As New York City’s probation commissioner since 2010, Vincent Schiraldi, 53, heads a department that is charged with giving New Yorkers who get into trouble with the law an opportunity to leave the criminal justice system and to reconnect with their families and communities. He is, in the words of a December 2009 Washington Post editorial, “inherently a reformer.”

Vincent Schiraldi

A native New Yorker with a master’s degree in social work, Schiraldi has written numerous articles advocating alternatives to incarceration. He established and ran think tanks and worked closely with organizations dedicated to reducing society’s reliance on imprisonment as a solution to social problems.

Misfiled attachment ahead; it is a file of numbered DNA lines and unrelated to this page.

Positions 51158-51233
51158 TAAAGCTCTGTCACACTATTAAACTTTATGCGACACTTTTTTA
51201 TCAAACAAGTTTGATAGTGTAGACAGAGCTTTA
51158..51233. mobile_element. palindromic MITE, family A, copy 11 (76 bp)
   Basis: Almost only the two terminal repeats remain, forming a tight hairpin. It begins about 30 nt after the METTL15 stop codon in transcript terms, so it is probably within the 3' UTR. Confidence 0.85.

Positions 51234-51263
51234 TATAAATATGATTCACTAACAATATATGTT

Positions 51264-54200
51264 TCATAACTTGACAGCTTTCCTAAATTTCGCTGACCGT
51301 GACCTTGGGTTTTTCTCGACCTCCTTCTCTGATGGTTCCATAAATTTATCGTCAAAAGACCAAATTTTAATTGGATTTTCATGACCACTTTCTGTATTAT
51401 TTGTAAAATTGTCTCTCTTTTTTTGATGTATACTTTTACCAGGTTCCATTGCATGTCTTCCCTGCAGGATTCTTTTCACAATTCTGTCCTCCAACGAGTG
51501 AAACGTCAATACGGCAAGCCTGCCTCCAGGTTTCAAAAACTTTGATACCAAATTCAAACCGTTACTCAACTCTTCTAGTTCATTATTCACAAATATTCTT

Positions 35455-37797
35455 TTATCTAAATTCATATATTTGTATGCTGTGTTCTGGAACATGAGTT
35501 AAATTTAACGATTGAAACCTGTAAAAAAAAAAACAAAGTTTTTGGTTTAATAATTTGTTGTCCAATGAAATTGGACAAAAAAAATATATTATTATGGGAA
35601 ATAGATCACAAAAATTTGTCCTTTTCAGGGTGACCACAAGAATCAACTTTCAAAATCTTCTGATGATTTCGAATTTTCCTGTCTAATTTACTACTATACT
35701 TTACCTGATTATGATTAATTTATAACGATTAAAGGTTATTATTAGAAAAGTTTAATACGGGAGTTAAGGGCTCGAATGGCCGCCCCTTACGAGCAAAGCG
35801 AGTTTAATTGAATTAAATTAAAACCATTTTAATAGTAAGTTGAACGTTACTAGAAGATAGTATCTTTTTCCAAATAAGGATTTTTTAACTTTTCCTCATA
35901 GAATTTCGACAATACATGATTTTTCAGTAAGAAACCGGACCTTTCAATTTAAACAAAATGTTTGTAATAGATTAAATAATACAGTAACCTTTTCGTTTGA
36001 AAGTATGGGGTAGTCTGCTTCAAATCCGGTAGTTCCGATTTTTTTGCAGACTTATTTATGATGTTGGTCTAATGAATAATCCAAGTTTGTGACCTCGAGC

Switching from the non-profit sector to government, he headed Washington, D.C.’s Department of Youth Rehabilitation Services for five years. The Post says he was “both hailed and vilified” as he worked to put his ideas into practice. His admirers credit him with transforming the way the district dealt with troubled youths, and the agency was recognized by Harvard University’s Kennedy School of Government for being among the 50 most innovative programs in the country. New York Mayor Michael Bloomberg hired him to continue the city’s efforts to advance public safety as it reduces recidivism.

As of May 22, the Probation Department was supervising 24,317 adults and 1,970 juveniles referred to it by the courts. It handled a total of 30,724 adult and 4,951 juvenile cases, and conducted 25,418 presentence investigations last year. As the head of an agency with an $82.2 million budget and 1,068 employees, Schiraldi makes $192,198 a year.

Read the Probation Department’s strategic plan.